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ERIC Number: ED411532
Record Type: Non-Journal
Publication Date: 1997-Mar
Pages: 17
Abstractor: N/A
Reference Count: N/A
Do You Hear What I Hear?: Chinese and American Writing Instructors Compare Journal Voices from International Writers.
Goodwill, Sanoma; Tan, Wilson
The use of student writing journals in the college classroom is the focus of a conversation between two writing instructors at Brigham Young University in Hawaii. Brigham Young-Hawaii has a student body that represents more than 50 different nations, with foreign students at about 40%. Both instructors teach classes with high percentages of foreign students. Because of the lack of emphasis on the human element of the learning process in Freshman English class, classes are sometimes dominated by a few native speakers, and many foreign students feel unnecessarily pressured. Some foreign students come from cultures that do not encourage active participation in class, but writing journals can help students explore their thoughts and feelings in a low risk format and promote more active modes of learning. Students are able to ask questions, express feelings, criticize, and make meaning in a medium that is relatively safe. Students are asked to write a minimum of 3 times a week; to write about reading assignments, class activities, class discussions, or sometimes about specific issues. The journals are collected 4 times a semester, and the instructors write comments or ask questions. The journals are not graded, but points are given for the number of entries. The voices of the foreign students show through in excerpts from some representative journals. Their thoughts about their experiences in peer editing groups reveal the cultural differences that are sometimes not apparent in the day-to-day classroom situation. (Contains 10 references.) (NKA)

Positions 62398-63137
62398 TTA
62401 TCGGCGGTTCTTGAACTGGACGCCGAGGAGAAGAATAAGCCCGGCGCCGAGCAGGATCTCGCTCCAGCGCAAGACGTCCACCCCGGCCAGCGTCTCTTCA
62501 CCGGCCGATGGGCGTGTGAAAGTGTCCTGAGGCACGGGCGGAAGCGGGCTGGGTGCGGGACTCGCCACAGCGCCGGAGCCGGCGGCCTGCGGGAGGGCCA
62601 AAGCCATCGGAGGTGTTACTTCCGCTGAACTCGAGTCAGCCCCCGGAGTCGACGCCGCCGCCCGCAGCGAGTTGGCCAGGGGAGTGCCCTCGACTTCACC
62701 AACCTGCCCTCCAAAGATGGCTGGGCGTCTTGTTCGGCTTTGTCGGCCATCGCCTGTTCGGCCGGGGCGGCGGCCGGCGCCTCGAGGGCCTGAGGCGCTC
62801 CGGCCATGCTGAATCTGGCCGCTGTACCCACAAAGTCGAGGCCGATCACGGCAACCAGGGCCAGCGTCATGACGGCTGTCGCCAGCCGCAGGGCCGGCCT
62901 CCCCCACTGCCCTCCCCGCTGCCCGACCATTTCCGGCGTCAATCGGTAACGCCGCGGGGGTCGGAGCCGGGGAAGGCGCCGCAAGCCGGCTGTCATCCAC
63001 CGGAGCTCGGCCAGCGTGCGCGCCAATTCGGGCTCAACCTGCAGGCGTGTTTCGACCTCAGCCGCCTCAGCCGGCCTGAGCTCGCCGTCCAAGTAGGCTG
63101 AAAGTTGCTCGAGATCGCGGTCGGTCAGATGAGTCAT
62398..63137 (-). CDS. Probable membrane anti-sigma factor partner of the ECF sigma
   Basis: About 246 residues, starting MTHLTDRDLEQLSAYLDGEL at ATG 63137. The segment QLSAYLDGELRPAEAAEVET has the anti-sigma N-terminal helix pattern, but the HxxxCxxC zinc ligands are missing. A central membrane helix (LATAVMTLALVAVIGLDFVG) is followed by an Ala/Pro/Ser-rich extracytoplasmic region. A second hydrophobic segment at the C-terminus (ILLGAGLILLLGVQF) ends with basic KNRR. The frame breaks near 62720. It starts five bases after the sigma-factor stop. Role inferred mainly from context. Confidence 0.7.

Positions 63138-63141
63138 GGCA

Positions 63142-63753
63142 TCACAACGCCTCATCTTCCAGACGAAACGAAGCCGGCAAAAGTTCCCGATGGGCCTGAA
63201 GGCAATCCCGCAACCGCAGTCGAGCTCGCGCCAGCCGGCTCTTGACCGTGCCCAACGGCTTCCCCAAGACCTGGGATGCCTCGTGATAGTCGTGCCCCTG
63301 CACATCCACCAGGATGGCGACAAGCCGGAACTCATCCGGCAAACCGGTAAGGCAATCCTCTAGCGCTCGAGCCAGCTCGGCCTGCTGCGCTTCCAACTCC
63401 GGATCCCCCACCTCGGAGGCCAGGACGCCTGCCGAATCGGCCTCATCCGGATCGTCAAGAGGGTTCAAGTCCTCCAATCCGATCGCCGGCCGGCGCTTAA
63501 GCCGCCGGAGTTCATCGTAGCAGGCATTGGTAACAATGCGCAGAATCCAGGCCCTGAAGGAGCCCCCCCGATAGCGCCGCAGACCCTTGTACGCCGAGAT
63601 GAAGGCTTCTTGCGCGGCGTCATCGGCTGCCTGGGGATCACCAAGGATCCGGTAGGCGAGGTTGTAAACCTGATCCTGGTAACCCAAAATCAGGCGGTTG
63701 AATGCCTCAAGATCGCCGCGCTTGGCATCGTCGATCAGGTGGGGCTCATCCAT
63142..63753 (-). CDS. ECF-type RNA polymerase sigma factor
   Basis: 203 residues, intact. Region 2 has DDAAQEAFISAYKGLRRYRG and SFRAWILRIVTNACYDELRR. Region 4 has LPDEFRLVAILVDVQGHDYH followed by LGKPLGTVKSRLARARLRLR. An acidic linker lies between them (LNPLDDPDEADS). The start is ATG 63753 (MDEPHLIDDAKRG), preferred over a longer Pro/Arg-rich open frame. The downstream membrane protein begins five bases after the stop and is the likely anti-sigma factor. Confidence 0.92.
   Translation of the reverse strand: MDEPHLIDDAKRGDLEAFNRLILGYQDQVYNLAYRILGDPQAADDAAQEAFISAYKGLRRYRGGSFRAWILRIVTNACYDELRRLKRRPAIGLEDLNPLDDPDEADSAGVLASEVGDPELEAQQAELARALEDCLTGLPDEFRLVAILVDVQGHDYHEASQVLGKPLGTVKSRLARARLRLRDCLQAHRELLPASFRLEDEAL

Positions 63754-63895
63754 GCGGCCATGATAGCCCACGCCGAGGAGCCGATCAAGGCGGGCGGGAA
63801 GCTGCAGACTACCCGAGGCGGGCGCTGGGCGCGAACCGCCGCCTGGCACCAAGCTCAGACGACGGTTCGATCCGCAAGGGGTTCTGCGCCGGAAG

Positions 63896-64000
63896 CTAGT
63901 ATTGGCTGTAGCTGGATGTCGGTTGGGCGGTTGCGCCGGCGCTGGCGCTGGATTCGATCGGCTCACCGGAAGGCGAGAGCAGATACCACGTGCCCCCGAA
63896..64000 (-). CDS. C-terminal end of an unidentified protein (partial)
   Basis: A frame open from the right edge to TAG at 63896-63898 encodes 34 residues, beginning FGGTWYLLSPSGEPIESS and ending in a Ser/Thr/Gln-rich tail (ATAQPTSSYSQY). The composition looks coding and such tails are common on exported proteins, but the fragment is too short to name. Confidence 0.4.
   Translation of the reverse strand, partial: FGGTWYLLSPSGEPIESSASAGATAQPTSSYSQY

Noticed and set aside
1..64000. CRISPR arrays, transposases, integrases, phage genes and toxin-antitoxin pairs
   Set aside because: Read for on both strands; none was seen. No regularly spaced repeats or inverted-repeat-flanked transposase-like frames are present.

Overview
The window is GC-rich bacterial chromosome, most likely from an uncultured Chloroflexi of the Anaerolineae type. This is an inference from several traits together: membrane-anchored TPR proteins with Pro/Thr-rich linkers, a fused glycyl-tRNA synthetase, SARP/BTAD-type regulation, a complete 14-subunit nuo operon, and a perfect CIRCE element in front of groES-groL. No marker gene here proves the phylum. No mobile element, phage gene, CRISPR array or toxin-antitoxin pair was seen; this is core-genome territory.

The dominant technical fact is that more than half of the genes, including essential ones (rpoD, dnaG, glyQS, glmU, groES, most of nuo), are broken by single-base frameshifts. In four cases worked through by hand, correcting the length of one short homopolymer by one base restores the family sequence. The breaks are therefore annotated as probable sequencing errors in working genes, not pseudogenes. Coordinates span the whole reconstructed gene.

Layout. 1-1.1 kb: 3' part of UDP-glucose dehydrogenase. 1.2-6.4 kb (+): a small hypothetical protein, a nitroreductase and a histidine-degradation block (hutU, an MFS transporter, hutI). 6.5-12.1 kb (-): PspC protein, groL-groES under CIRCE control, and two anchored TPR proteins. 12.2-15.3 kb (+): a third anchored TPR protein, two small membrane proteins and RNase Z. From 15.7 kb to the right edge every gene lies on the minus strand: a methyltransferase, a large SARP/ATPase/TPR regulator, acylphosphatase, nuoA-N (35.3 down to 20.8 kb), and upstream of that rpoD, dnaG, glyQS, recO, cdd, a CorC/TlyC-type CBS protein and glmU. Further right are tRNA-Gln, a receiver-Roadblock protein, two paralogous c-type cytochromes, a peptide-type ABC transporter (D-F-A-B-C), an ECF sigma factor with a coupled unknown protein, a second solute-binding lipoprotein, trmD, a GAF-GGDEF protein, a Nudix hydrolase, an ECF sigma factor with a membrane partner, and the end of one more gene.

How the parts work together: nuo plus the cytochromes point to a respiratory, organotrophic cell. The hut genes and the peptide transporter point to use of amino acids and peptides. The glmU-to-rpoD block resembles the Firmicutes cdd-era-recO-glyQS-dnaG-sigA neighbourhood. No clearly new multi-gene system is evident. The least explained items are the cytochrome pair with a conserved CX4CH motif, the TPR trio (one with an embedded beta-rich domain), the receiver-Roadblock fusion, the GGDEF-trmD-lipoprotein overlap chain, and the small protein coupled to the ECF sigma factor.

Publication Type: Guides - Non-Classroom; Speeches/Meeting Papers
Education Level: N/A
Audience: N/A
Language: English
Sponsor: N/A
Authoring Institution: N/A